Monday, March 19, 2018

Walt Disney's The Shaggy Dog

Fred MacMurray and his shaggy, car-driving co-star.
In hindsight, The Shaggy Dog (1959) was a landmark Disney film. After all, this amusing comedy perfected the formula for the contemporary live-action family films produced by the studio for the next twenty years. It was also the first of Fred MacMurray's five Disney films--and, according to some sources, it inspired his long-running TV sitcom My Three Sons. Pretty impressive for a comedy about a teenager that periodically transforms into a sheepdog!

Tommy Kirk stars as Wilby Daniels, the kind of teen inventor that accidentally launches a missile interceptor through the roof of his family's house. That doesn't sit well with his grumpy father (MacMurray), a postal carrier who hates dogs--even though his younger son Moochie (Kevin Corcoran) badly wants one.

Wilby in the bathroom.
Moochie gets his wish, more or less, when Wilby accidentally comes into possession of a ring owned by Lucrezia Borgia. When he tries on the cursed ring, he transforms into a sheepdog owned by his pretty, new French neighbor (Roberta Shore, whom we interviewed in 2016).

Later, Wilby transforms back into his human self, but continues to turn into into a shaggy sheepdog at the most inopportune moments. He seeks help from Professor Plumcutt (Cecil Kellaway), who informs Wilby that he has invoked a curse that can only be broken by a heroic act. Thank goodness, while in his canine form, he discovers a spy ring in the neighborhood!

Kevin Corcoran was a Disney mainstay.
Although it was loosely inspired by a 1923 novel called The House Florence, The Shaggy Dog owes much to Old Yeller. That family drama, made two years earlier, teamed Kirk and Corcoran as brothers for the first time. And it was about a dog, too! Of course, Old Yeller is a very different film (Tommy Kirk's big scene near the end always gets to me).

Still, it's apparent that Walt Disney recognized the natural brotherly connection between the teenager Kirk and ten-year-old Corcoran. The two got along well and appeared together in a total of five Disney pictures, portraying siblings again in Swiss Family Robinson, Savage Sam (a sequel to Old Yeller), and Bon Voyage!--which also featured Fred MacMurray as their father.

Tim Considine and Tommy Kirk.
However, it was another Shaggy Dog star, Tim Considine, who would become one of Fred's sons when My Three Sons debuted in 1960. Considine only has a small role in Shaggy Dog, playing Wilby's rival for Annette Funicello and Roberta Shore. Earlier in his career, he played Frank Hardy opposite Tommy Kirk's Joe Hardy in two serials about the sleuthing Hardy Boys.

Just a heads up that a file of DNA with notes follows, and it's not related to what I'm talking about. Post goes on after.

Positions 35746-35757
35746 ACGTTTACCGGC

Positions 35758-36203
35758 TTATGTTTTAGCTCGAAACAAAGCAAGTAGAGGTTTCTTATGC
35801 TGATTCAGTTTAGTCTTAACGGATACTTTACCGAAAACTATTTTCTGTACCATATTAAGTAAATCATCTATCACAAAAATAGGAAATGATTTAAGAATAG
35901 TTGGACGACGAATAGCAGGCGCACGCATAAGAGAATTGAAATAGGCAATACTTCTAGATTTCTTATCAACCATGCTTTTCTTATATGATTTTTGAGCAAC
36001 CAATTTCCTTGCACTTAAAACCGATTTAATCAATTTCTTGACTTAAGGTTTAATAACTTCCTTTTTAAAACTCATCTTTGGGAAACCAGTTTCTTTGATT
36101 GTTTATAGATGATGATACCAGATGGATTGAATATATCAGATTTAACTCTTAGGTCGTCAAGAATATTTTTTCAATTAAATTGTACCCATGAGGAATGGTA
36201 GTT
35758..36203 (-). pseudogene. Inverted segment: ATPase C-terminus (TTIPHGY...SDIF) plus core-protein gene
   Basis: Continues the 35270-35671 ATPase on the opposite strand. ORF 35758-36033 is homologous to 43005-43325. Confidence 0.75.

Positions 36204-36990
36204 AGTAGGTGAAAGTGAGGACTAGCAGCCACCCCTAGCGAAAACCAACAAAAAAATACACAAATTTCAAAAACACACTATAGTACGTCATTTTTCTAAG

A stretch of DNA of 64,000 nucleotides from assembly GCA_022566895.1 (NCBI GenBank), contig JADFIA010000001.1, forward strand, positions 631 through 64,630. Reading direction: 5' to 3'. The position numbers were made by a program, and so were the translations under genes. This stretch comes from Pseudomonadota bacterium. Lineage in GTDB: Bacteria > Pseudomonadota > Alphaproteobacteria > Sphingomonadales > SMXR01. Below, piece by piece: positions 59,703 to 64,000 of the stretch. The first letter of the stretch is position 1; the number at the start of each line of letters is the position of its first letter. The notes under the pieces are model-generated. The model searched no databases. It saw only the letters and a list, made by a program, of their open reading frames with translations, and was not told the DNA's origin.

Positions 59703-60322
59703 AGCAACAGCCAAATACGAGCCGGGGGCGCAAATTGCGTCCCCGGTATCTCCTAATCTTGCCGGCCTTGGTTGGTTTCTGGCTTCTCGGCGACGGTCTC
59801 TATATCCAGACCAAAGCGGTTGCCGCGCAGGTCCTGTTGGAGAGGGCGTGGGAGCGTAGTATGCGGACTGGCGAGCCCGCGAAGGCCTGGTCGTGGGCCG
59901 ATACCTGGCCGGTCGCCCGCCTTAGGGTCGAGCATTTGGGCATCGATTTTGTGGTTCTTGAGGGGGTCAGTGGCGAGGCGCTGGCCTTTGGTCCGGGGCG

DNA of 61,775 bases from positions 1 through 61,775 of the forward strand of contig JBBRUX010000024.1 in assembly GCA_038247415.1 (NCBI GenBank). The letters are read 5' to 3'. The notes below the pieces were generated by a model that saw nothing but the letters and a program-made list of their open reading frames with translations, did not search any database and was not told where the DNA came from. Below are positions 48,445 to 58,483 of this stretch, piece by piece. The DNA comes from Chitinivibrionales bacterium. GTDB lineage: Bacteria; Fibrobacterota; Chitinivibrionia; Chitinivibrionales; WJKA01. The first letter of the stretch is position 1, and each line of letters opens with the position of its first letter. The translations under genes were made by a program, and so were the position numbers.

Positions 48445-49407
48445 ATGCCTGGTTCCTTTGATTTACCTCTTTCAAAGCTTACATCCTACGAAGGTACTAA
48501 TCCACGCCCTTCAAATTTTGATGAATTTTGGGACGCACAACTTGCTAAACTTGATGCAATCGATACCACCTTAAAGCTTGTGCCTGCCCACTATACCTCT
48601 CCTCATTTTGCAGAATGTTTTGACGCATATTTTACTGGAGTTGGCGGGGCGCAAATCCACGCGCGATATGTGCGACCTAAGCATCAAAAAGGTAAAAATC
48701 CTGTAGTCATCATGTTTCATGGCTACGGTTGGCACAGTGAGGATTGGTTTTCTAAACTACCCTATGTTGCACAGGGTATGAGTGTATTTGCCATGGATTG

The Shaggy Dog also introduced the "absent-minded inventor" theme that provided the plots of numerous Disney comedies. Kirk played a college student with a passion for a wild experiments in The Misadventures of Merlin Jones (1964) and its sequel, The Monkey's Uncle (1965). His Shaggy Dog co-star Annette Funicello played his college sweetheart. Meanwhile, MacMurray had one of his biggest hits in the title role of The Absent-Minded Professor (1961) and its sequel Son of Flubber (1963).

As for the original Shaggy Dog, it was a big hit that resulted in a belated sequel The Shaggy D.A. (1976), with Dean Jones as the adult Wilby. It also spawned several additional sequels and remakes. That's a pretty impressive legacy for a movie about a teen were-dog.


  1. I seem to recall reading somewhere that The Shaggy Dog was originally earmarked for the Disney TV series, but ABC rejected it out of hand.
    This in its turn was one of the factors that led to Walt Disney's decision to move the TV show to NBC a couple of seasons down the line.
    (That, and the color thing ...)
    (And ABC's insistence on Westerns, as well ...)

  2. I didn't realize Tommy Kirk and Kevin Corcoran did so many films together. Like you said, they do have good brotherly chemistry.

  3. I love the classic photo of the shaggy dog driving the car! In fact I looked up P. D. Eastman’s “Go, Dog. Go!” and found that it was written in 1961, two years after this classic. I wonder if he could have been influenced by it?

  4. I watched the movie recently, and he's still good, a great entertainment for all ages

    1. I watched the movie recently, and it's still good, a great entertainment for all ages

  5. I love this film! In our family we watch it annually in the summer on a Saturday night and I never tire of it. A little trivia: The Hound of Florence was written by Austrian author Felix Salten who also penned the Disney classic Bambi. He liked animals, obviously.